And of course, the third really big issue, of course, is accessibility. I think that's also been something that we've been seeing for a lot of years now. Kind of divided into like, of course, the hardware. So, we of course want governments to substabilize cost of laptops and tablets within schools and then we also see the connectivity issues, and of course you really need to have good connectivity and reliable applications and devices to work on your school work and to not only do your school work but also be an active part of the society for young people. The biggest part of the lives is being connected online, and if you don't have the chance, of course, the divide is also there getting bigger and bigger.
And also thinking about software, you dare still also have people who maybe can't afford Microsoft Office programs and I mean they're really, really expensive, especially for families who maybe you know, have to really fight with a lot of their money to get a computer for the whole family, but then also those programs are quite expensive and there is also something where you compromise the education of some people only because they don't have so much money, and of course that again leads to all the problems which can come afterwards.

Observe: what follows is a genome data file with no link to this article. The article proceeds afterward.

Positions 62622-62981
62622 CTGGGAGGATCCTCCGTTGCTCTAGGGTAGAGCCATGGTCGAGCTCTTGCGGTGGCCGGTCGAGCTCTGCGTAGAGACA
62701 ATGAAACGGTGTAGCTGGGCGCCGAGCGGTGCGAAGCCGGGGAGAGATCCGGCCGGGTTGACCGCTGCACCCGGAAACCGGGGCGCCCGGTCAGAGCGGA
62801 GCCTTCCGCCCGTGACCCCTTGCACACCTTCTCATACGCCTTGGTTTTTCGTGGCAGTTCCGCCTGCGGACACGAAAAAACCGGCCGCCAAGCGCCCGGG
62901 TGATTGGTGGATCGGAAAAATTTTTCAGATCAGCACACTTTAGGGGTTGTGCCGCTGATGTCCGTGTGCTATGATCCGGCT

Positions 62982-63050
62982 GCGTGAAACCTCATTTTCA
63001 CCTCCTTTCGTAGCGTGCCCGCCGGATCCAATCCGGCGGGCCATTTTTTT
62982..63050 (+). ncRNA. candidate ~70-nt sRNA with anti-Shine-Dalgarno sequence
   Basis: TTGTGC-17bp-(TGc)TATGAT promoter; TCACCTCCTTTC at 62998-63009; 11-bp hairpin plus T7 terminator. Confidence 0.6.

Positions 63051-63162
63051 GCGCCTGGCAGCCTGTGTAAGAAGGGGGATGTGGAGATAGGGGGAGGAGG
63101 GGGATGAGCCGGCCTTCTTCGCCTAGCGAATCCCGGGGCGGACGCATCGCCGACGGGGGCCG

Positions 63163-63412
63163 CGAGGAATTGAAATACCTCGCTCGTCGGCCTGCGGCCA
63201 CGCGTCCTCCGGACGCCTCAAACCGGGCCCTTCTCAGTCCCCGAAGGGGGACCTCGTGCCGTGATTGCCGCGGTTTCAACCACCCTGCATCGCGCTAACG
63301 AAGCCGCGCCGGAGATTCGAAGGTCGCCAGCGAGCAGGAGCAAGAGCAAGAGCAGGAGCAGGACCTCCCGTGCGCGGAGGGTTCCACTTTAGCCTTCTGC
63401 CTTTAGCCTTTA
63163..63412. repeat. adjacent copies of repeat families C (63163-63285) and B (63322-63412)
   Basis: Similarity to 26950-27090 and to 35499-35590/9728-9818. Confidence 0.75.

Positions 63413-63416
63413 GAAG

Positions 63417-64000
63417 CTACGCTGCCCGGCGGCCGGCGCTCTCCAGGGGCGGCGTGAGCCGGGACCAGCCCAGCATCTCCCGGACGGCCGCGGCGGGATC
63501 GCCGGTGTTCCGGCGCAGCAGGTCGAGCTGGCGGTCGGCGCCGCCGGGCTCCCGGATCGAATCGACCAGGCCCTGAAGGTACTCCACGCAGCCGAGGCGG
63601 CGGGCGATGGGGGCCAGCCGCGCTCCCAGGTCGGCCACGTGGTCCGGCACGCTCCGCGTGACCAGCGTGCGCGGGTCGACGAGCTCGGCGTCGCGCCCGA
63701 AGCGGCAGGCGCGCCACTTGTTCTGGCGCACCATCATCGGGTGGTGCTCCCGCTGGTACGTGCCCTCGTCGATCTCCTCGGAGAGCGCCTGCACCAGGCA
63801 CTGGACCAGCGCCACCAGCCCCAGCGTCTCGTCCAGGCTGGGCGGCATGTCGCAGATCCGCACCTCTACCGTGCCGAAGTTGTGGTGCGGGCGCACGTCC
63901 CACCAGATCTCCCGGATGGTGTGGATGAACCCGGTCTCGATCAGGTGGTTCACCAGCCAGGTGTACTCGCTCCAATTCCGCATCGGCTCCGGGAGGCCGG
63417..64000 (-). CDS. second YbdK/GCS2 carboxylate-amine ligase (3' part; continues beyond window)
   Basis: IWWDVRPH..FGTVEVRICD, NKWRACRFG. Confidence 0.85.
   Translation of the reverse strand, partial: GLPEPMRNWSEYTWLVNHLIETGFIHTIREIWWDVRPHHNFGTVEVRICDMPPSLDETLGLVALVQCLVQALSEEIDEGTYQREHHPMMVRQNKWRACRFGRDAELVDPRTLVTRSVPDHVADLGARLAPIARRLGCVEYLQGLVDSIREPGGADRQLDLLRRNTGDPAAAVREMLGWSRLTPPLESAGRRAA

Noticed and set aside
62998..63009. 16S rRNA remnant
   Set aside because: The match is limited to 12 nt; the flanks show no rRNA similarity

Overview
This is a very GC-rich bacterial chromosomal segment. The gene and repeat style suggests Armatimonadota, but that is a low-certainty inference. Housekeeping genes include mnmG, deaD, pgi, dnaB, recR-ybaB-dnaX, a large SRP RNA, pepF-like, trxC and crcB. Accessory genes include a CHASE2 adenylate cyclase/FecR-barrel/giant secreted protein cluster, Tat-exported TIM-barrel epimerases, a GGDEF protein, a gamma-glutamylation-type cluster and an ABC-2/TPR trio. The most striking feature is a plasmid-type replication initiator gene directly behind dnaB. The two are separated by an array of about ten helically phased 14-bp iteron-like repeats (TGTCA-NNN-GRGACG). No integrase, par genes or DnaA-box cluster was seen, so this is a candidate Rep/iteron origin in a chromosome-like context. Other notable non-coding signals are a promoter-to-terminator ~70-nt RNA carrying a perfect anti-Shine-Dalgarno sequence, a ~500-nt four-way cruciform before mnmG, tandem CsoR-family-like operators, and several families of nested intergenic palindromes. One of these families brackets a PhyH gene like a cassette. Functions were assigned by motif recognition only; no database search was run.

And also we have the accessibility for some people, you know, especially when you are kind of -- you have a disability and you then go to school and you still have problems throughout your whole normal online and offline life and this also gets more important in the online life that maybe you can't read so much or that you maybe can't understand because it's not in an easy language, or that you just don't understand how programs work and all of that stuff, it also leads to a digital divide there. So, of course, the bottom line I say is that we see that we have those digital divides within those three biggest problems; and ultimately, I think just really tackling those problems via a big step of governments and society all together can only, yeah, tackle those three problems, so I think that's what our output of the talks the last weeks were 6789.